#17

i have seen this before but the reason for the tar is not for a moisture barrier its to fill air space.

if you flashing is neat and tight than there is no air space.if there is no room for moist air than theres no condensation.
its like the space between your front door and your storm door. when it gets cold the inside of the door is wet the water runs down the glass.

i have also seen it on skylights where the flashings were replaced and not kept tight to the frame.

if a chimney has masonry or flue problems no amount of flashing can help it. only pointing water proofing and a new thick cement crown will stop the water.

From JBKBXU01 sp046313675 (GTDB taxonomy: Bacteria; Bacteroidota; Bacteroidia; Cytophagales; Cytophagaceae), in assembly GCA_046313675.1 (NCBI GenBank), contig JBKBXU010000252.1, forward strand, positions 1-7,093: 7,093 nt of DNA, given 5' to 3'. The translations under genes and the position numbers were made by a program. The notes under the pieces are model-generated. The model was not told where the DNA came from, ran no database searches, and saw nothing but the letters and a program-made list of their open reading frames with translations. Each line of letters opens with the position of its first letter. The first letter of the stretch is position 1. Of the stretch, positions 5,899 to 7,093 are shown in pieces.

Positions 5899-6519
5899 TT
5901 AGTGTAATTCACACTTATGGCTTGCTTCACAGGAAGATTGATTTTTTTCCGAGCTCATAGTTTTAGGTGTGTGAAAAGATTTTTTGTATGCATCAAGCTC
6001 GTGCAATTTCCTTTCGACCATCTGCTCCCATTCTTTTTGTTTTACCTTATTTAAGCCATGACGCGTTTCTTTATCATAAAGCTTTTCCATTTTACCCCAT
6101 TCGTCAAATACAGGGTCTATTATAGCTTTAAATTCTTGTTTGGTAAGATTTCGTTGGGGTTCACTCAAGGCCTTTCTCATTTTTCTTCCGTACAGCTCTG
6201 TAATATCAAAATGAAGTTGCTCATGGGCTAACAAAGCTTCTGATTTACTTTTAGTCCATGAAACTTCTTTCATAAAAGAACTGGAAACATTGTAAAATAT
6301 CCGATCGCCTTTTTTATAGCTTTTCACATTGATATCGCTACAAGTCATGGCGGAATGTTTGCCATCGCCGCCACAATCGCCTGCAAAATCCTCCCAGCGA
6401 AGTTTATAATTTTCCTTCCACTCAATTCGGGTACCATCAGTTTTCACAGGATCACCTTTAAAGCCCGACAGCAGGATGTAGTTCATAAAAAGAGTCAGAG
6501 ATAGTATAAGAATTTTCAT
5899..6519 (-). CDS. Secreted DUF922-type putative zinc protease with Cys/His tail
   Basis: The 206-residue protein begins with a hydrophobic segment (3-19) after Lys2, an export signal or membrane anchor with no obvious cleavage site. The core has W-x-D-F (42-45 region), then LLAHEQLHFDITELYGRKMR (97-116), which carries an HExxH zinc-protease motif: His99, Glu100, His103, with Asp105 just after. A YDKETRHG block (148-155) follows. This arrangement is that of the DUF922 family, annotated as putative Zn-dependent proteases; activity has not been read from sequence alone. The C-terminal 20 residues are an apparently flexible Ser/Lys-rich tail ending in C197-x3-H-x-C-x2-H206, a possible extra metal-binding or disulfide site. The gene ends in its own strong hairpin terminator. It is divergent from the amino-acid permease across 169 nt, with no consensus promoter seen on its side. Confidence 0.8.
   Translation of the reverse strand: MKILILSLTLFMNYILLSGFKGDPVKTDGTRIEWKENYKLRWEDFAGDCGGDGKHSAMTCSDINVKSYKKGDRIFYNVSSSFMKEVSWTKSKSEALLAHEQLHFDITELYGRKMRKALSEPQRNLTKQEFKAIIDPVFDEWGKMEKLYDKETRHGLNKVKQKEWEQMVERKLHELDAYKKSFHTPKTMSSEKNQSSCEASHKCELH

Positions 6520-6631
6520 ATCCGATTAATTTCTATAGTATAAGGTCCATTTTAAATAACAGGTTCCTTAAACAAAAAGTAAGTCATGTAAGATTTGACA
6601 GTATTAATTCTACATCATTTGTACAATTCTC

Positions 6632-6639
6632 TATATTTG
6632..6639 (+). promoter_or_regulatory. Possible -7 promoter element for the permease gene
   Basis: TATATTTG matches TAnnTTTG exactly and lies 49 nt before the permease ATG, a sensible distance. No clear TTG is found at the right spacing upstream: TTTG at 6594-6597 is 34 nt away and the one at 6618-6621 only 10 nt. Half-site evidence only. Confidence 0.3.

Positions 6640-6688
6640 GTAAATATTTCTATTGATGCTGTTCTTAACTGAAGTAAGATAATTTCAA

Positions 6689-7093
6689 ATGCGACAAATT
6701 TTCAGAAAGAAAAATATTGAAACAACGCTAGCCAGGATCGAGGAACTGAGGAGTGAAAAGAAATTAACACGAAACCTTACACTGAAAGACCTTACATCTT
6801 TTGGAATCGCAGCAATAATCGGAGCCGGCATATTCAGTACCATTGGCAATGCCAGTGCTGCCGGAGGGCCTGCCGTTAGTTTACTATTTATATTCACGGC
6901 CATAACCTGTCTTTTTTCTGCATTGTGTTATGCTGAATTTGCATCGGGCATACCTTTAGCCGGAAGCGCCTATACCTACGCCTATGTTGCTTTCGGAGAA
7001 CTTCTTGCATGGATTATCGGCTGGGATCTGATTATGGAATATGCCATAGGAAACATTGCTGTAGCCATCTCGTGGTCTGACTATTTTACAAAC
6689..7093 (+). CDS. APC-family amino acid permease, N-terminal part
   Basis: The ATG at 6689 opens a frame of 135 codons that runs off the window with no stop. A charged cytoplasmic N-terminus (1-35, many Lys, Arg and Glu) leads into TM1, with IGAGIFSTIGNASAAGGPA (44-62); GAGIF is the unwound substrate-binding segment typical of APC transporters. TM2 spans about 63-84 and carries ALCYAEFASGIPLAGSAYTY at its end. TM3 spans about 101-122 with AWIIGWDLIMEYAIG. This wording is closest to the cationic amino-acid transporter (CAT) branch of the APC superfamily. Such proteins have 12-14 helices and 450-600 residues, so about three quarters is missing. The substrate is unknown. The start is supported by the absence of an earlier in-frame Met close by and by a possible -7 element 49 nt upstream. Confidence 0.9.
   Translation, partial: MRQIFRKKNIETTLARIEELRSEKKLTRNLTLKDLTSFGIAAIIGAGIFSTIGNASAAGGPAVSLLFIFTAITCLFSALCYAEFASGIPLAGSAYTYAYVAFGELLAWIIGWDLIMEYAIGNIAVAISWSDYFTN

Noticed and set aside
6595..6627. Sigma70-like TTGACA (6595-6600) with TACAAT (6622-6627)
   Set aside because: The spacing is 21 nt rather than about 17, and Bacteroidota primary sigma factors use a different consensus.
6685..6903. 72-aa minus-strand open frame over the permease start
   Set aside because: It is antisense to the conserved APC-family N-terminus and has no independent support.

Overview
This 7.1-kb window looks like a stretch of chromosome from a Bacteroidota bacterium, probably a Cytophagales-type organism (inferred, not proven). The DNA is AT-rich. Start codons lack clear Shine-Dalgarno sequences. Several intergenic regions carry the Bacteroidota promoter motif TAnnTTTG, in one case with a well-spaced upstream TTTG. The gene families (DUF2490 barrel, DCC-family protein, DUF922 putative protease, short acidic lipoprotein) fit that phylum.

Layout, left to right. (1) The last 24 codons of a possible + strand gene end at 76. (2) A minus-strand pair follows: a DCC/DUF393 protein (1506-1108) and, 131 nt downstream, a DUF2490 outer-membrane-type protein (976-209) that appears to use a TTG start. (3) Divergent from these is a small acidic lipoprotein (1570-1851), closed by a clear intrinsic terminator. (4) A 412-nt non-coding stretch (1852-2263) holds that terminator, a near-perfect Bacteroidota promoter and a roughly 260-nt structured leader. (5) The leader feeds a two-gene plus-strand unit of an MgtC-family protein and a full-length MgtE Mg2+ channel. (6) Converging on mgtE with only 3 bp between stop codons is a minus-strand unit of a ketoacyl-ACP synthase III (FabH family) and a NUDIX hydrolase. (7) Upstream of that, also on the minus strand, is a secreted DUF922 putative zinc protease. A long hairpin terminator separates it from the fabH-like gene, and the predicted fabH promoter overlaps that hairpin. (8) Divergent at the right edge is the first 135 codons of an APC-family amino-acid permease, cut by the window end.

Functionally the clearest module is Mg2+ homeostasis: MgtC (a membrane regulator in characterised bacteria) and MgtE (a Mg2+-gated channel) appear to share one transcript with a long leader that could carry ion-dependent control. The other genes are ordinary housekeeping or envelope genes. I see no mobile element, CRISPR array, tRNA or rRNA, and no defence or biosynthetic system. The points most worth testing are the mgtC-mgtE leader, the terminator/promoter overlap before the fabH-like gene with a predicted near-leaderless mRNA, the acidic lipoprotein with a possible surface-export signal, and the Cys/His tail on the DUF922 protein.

#18

Couldn’t imagine a scenario where I’d need cement, or fabric and cement on any sloped roof. Other than pointing slate ridges. If my felt or I&W doesn’t go tight to a chimney or wall, and stay there, I just cut it out of the way.
Neither is critical to a good install.


#19

[quote=“tinner666”]Couldn’t imagine a scenario where I’d need cement, or fabric and cement on any sloped roof. Other than pointing slate ridges. If my felt or I&W doesn’t go tight to a chimney or wall, and stay there, I just cut it out of the way.
Neither is critical to a good install.[/quote]

I wasn’t around 75 to a 100 years ago but it seems like none of the older chimneys had ever had flashing,most are deteriating and need to be torn down.They dont want their chimney flashed,they want the leak stopped.


#20

glad your enjoyin your self kestas,
just one questions.
what the hell is excessive thermal cycling

is that a fancy name for condinsatin alot…